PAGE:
I know I’m coming a little late to the Limbo party, about five years late, but for some reason Limbo was always one of those games that I thought, “I’ll try that soon…” This week though I realized four games in my library are described as “Limbo like” and it occurred to me that if I am going to own (and review) all these games that are similar to Limbo then I should probably add Limbo to my collection. So I did.
I feel that was Step One in getting trolled by a video game.
When the game Limbo begins we are shown to be a small person (presumably a child) waking up in a dark forest. The game is presented in black & white and, for the most part, we can see only silhouettes of objects, including our character. The view on our screen is focused as if through a lens so that objects in the centre of the screen appear large and in focus while objects at the edges of the screen are blurry. If you want to get an idea for what the game looks like, imagine Charlie Brown having a nightmare in which he is lost in the woods.
The basics of game play are very simple. We move to the right, occasionally moving objects, jumping over pits and climbing ropes. As we move to the right of the environment, we encounter barriers, traps and a GIANT FREAKIN’ SPIDER, but more on the eight legged beast later. Due to the game’s use of silhouettes, it is sometimes hard to make out exactly what an object is or how it will react when we encounter it. For example, it’s not easy to tell the difference, at first, between some grass and a bear trap. It’s also difficult to tell what is bits of twigs and what is GIANT FREAKIN SPIDER webbing that will stop us in our tracks.
Which brings me to a central theme of the game: death. Our character dies a lot. Now death in Limbo does not carry a large penalty, the game simply resets the current puzzle. We don’t have any objects to lose or a timer or anything critical to forfeit, we just have the minor inconvenient of going back in time to the beginning of the screen we are on. On the flip side, the player is likely to die quite frequently and one gets the impression the developer took a certain dark glee in setting up the traps. There are parts of the game where we might break a branch only to have a log fall on us. So the next time we break the branch and jump aside, only to discover a bear trap will catch us. So after a few tries we snap the branch, dodge the log, hop over the trap and (BAM!) land on a spike we thought was tall grass. In short, the game uses its shadowy imagery to hide things from us and it produces little scares that keep the player on their toes. In fact, I ran into enough traps, getting set back again and again so much, I began to feel the game was trolling me.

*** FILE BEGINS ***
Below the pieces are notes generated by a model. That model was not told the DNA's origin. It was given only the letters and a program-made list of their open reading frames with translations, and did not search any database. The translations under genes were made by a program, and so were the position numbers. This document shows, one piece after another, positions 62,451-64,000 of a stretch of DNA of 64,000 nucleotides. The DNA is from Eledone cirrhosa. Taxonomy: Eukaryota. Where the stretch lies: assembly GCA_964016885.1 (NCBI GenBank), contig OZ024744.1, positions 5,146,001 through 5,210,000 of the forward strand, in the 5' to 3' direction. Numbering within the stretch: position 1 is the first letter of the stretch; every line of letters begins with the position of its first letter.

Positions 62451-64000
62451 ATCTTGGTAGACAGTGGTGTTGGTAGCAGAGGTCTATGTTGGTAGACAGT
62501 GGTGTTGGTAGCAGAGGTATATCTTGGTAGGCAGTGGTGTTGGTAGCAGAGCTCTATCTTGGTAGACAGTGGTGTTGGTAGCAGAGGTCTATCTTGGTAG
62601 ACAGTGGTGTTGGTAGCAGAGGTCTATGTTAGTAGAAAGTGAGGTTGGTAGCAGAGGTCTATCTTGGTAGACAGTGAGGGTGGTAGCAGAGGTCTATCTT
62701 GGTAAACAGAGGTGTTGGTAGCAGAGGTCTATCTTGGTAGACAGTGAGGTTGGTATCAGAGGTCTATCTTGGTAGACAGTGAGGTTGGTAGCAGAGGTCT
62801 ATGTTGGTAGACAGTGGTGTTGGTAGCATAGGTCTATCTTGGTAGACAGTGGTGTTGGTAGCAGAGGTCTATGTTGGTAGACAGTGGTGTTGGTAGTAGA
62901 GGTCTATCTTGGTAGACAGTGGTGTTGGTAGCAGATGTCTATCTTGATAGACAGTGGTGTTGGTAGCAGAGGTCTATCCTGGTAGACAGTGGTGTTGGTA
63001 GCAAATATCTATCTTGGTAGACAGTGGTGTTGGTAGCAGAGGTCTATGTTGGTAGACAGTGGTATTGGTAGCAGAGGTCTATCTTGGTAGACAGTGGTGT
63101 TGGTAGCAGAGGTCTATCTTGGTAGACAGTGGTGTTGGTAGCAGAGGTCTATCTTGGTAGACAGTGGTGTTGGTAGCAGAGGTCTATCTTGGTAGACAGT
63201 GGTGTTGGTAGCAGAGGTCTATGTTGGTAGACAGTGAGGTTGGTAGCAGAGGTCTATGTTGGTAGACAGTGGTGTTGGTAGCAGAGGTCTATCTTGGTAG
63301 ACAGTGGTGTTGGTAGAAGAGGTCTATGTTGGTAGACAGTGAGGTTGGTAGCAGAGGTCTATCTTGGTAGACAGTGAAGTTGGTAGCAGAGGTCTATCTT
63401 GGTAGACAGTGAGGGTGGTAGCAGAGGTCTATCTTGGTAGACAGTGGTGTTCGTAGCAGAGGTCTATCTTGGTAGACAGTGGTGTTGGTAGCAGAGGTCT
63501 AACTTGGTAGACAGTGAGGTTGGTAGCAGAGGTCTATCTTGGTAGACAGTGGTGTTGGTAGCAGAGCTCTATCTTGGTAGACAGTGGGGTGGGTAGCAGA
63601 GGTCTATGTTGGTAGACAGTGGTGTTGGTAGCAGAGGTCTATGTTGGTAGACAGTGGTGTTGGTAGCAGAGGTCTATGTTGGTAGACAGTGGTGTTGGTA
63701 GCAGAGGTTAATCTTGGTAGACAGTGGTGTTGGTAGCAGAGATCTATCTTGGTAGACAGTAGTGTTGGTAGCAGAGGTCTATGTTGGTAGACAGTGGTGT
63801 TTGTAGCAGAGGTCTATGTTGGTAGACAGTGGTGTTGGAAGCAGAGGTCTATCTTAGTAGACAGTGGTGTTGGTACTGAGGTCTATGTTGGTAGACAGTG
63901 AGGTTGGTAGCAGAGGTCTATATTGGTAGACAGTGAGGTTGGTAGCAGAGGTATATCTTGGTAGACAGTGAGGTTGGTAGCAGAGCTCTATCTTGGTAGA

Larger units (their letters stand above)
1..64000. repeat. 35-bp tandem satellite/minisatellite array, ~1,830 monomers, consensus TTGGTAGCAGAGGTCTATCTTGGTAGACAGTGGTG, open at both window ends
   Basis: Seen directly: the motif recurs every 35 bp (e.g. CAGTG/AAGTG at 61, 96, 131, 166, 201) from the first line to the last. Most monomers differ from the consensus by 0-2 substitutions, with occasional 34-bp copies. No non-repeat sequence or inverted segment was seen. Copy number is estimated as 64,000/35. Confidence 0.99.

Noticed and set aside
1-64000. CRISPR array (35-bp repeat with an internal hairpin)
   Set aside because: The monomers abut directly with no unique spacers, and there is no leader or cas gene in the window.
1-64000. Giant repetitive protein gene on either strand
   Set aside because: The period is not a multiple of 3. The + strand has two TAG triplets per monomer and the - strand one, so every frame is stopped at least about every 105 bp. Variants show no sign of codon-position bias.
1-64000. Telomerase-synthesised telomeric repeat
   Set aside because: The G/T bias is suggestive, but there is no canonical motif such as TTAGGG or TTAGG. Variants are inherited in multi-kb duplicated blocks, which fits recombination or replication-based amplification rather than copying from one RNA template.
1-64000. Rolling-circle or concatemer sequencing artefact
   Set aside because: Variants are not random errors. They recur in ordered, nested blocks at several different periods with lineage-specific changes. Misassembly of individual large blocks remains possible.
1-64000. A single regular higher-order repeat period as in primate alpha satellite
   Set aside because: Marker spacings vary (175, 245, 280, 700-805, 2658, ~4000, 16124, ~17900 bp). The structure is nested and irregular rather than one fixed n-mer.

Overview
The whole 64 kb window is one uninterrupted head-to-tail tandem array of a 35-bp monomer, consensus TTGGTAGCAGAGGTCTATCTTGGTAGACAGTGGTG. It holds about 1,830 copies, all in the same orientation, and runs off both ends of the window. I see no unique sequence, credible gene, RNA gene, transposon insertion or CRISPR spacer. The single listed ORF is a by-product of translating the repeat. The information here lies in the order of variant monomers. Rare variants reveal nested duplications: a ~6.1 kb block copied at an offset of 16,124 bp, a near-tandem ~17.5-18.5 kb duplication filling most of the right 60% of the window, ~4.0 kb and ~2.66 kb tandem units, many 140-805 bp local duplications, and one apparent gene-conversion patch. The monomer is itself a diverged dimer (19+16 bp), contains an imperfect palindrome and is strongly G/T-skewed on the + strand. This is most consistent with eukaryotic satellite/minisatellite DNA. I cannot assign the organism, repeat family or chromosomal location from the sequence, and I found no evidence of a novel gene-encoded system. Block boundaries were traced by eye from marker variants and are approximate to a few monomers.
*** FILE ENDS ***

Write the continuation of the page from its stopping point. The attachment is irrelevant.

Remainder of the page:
Sure, most puzzle/platformers are hard, or have difficult parts or jumps that need to be handled just right. But most of the time the existence of the problem is obvious, the existence of the puzzle is right in front of us in most games. The difficult part is working out a way around it. In Limbo the game keeps us on our toes by instantly killing us seemingly at whim, hitting us with stuff we did not see coming. On the one hand, this approach to game design is maddeningly frustrating at times. On the other hand, there is a certain genius at work because it means the player is always engaged. Whether we are dodging spike traps or running from a GIANT FREAKIN SPIDER or simply walking through a large, empty portion of the forest, we are always alert, always looking for the next thing that is going to try to kill us. Sometimes the empty parts of the game where I was just walking among the trees was intense because I wasn’t sure when something was going to pop up and snap off my head.
Okay, a little about the spider: Most of the puzzles and challenges in the game are parts of the environment: boxes, logs, ropes. But there is a reoccurring villain, a massive spider that stalks us on and off. We sometimes injure the beast and sometimes run away, but the thing keeps coming back and it makes the game particularly intense because not only do we need to evade the spider, we are also constantly looking out for it. Any moving tree branch or dangling rope could be a leg or a bit of web and the player needs to be constantly vigilant.
One more thing: the game can be frustrating at times because there are places where unusual or repetitive puzzles are introduced. For example, there is one puzzle (involving that damn spider) where we need to get the spider to stomp on the ground near us (not on us!) at least three times before something else will happen. This drove me slightly nuts because I thought I had the puzzle figured out, got the spider to stomp a couple of times; what I wanted to happen didn’t, and I spent a lot of time trying to figure out other approaches to getting past the monster. Eventually, I looked up a walk-through and found I had the right answer all along, I just needed to repeat the same process a few extra times. It was a fine example of the game trolling the player, making us dance to its sadistic drum.
Here is the odd thing though: As much as Limbo creates a sense of despair, as much as I felt trolled, as much as the flickering black & white art style annoyed me and set me up for constant death, I felt oddly compelled to continue playing Limbo. The game is unforgivably hard and intense and terrifying and bleak… so soul crushingly bleak at times, and yet I thirsted for more. There is something very rewarding about making it through a game this merciless and there is something endearing about a game that engages the player on such an emotional level. I’m not sure if I love to hate this game or hate to love it, but I definitely want more.
Platforms: Linux, OS X, Windows
Genre: Adventure, Artistic, Puzzle
Have an open source game you would like to see reviewed? E-mail me your suggestion at firstname.lastname@example.org